President Johnson signed the Voting Rights Act in August, 1965.  

Since 2020, at the other end of Dexter Avenue, a mural around the Court Square fountain declares that Black lives matter, on the very spot were white Americans sold black human beings into captive labor for decades before the Civil War.

(These photos are from our annual Faith and Justice Spring Break trips when I asked students and staff to read Dr. King's speech on our walking tour up Dexter Ave.)  

MGM
MGM

January 15, 2024 | Permalink | Comments (0)

Monday, January 8, 2024

CLEA Newsletter, Winter 23-24

Please read the Winter 23-23 CLEA Newsletter for many wonderful updates from clinical professors around the nation and insightful articles on our work. 

January 8, 2024 | Permalink | Comments (0)

Sunday, January 7, 2024

CLEA Statement on US News Rankings for Clinical Programs

From the CLEA Board of Directors and Executive Committee:

The Clinical Legal Education Association (CLEA) continues to oppose the ranking system used by U.S. News and World Reports (USNWR). CLEA exists to advocate for clinical legal education as fundamental to the education of lawyers, and one of our core points of advocacy is to pursue and promote justice and diversity as core values of the legal profession. CLEA has long recognized that the USNWR ranking system is at odds with our central mission, as it rewards schools who rely on high standardized test scores in admissions decisions and punishes schools who offer public interest fellowship programs to their graduates. CLEA’s recent restatement of our opposition to the standardized testing requirement in law school admissions before the ABA Council reiterated our position that the use of standardized tests to assess students and schools negatively impacts legal education and is racially discriminatory.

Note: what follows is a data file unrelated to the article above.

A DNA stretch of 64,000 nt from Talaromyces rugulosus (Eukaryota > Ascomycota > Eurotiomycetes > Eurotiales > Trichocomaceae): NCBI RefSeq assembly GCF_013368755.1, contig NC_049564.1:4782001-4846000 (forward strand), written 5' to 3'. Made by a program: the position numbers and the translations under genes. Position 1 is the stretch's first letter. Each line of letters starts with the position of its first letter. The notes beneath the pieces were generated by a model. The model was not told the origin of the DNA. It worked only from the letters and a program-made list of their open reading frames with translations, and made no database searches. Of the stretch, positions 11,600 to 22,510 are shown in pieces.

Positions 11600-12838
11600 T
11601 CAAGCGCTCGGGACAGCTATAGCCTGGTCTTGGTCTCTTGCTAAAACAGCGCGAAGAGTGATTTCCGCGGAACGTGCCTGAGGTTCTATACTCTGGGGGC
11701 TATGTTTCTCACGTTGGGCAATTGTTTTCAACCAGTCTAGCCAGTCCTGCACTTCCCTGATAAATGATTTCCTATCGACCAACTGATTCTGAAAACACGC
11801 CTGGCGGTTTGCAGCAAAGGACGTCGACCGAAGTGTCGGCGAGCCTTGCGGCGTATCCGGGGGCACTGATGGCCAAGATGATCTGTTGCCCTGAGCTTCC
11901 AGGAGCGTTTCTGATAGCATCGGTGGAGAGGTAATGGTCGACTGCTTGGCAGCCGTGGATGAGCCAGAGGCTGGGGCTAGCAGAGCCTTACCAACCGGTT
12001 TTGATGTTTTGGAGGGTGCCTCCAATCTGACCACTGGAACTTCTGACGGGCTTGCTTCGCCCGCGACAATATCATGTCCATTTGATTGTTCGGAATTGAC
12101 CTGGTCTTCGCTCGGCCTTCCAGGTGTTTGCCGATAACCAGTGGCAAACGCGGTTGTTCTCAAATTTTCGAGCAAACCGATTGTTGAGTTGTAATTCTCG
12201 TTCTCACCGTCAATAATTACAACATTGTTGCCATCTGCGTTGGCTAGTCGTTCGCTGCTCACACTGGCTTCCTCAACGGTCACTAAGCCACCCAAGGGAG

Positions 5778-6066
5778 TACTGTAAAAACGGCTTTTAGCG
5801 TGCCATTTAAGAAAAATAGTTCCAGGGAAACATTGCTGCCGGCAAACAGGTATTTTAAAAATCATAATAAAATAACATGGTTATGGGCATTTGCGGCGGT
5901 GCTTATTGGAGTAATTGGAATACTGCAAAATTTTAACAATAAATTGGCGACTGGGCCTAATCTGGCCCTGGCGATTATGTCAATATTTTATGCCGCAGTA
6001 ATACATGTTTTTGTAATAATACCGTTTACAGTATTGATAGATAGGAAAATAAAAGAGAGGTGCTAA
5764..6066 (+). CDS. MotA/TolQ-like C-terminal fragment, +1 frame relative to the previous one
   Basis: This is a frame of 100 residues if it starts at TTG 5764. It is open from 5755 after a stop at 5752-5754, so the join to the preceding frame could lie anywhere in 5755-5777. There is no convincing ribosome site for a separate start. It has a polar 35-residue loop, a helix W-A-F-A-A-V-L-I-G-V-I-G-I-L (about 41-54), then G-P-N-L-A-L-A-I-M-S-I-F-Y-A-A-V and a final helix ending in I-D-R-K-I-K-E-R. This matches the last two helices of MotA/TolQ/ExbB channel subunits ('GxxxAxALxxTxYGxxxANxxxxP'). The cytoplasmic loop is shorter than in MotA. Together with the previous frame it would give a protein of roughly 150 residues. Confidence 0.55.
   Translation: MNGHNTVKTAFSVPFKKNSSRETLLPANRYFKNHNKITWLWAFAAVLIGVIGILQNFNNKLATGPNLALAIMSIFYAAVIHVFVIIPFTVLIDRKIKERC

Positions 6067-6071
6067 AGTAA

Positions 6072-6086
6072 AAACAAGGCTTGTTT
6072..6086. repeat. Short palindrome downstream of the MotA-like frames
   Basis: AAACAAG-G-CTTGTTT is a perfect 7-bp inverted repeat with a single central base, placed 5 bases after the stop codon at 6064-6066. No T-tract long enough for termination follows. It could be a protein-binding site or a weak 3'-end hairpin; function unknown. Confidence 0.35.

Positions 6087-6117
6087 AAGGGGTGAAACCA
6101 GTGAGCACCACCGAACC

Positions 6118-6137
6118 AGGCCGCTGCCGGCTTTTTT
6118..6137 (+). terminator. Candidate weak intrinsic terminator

With regard to clinical rankings, the current USNWR ranking system places us in competition with each other, when we as a group see ourselves in a shared struggle for social justice and equity in legal education. Second, there are no articulated factors for ranking clinical programs, including whether to recognize the work of externship programs, so the voting can be arbitrary and inconsistent. Third, some schools may unfairly suffer because they do not have the budget or the support of their administration to market their program or send their clinical faculty to annual conferences.